One of the main thoroughfares on my commute was repaved a couple of weeks ago, but they just got around to re-striping the bike lane the other day. It’s been interesting, observing how motorists behaved after the removal of the bike lane, and how they position themselves now that the lane is back in place.
The road is unusual in that it’s nearly wide enough for two full lanes going either direction, but it’s only ever been one extra wide traffic lane and a narrow bike lane in either direction. Traffic on this road averages 40-50 mph.
Prior to the repaving, motorists never seemed to know quite where to drive in the overly wide traffic lane. Some would hug the center line, while others drifted clear over to the right, brushing up against the bike lane. Some even treated the main traffic lane as if it was two lanes; this probably explains the centerline and bike lane huggers.
After the repaving and subsequent lack of lane striping, things got even hairier, with cars spread all over the road. Since the speeds were too high to take the lane, I often found myself hugging the road’s edge, keeping one eye on my rearview mirror in case I needed to make a quick evasive maneuver.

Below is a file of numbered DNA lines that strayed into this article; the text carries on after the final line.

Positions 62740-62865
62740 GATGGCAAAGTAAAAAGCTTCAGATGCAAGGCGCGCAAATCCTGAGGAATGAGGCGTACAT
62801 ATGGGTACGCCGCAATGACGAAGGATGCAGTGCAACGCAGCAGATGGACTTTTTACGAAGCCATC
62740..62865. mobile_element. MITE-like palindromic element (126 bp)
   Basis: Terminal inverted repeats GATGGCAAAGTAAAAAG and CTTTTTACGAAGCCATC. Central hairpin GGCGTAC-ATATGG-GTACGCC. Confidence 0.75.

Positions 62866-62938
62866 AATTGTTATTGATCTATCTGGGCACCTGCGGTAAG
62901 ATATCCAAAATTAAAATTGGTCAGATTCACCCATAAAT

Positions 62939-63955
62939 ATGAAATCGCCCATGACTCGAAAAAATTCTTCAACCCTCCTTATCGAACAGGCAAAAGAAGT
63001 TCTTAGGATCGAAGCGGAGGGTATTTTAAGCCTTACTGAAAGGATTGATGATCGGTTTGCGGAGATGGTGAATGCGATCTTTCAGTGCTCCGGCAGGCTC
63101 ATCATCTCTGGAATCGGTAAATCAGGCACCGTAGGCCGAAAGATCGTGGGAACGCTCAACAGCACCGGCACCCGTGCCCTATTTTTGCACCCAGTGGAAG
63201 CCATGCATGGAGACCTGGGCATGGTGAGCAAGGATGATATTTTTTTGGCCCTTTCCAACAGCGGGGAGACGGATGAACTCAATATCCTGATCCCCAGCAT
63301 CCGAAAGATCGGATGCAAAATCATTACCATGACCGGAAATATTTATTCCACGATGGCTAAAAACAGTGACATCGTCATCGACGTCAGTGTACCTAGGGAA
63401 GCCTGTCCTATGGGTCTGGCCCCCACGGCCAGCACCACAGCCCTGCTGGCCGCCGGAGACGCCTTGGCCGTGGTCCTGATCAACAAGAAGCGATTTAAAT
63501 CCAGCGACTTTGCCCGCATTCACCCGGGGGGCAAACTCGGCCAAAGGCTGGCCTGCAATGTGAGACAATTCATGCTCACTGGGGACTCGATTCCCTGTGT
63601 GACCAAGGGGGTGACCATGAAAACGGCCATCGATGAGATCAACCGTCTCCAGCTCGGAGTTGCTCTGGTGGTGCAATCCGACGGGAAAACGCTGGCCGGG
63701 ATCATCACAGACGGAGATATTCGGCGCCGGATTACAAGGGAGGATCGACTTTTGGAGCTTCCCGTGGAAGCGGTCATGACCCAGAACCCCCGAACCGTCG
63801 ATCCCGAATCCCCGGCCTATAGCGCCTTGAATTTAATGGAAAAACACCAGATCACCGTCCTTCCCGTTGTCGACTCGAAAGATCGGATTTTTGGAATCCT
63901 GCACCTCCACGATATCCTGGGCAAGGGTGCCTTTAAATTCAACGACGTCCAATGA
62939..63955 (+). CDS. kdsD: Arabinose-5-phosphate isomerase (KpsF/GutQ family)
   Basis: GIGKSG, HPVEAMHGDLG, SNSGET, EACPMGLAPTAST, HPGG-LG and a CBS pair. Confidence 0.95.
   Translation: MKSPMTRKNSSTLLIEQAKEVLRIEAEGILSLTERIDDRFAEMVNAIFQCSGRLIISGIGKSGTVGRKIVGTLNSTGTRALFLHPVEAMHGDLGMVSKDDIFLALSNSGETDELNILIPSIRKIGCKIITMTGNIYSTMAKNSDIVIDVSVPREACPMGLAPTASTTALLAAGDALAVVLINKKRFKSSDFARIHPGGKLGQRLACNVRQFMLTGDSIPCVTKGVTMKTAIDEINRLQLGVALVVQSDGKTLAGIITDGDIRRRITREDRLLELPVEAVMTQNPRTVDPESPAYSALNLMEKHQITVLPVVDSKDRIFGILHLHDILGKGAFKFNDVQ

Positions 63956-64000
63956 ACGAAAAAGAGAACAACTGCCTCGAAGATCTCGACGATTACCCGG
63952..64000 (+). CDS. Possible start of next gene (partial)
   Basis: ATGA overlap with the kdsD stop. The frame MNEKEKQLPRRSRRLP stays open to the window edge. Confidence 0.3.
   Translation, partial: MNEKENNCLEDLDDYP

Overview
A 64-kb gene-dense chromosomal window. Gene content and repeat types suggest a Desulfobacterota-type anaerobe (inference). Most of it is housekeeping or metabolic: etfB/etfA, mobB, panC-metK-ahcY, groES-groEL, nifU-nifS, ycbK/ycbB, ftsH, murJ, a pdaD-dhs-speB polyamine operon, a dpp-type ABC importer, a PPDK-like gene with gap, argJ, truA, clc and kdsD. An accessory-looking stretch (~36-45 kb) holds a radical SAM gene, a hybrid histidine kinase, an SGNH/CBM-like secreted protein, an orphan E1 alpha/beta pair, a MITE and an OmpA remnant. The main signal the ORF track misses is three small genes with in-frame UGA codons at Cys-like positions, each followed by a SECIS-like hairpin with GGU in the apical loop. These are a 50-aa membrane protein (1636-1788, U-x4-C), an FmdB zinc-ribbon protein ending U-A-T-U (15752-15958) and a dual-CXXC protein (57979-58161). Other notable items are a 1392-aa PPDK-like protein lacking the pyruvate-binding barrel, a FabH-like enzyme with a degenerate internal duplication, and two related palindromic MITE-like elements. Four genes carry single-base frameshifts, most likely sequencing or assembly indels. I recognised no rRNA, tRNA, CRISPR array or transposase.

The new, re-striped bike lane is now double to triple wide and the main traffic lane is closer to what is normal for a 40 mph road. The difference in how motorists position themselves on the road is dramatically better. The traffic lane is now clearly a single lane, so there’s no incentive to push toward either edge as if it’s a double lane. The bike lane doesn’t need to be as wide as it is, but the decision to clearly define the main traffic lane as a single lane was a good decision.
The point of all of this is to illustrate the power of a white line on the ground to affect road users’ behavior. Obviously, a white line will not protect a bicyclist from an out of control vehicle, but it will communicate to responsible, coherent drivers where they should be on the road, and what portion of the road should be allocated strictly to bicyclists.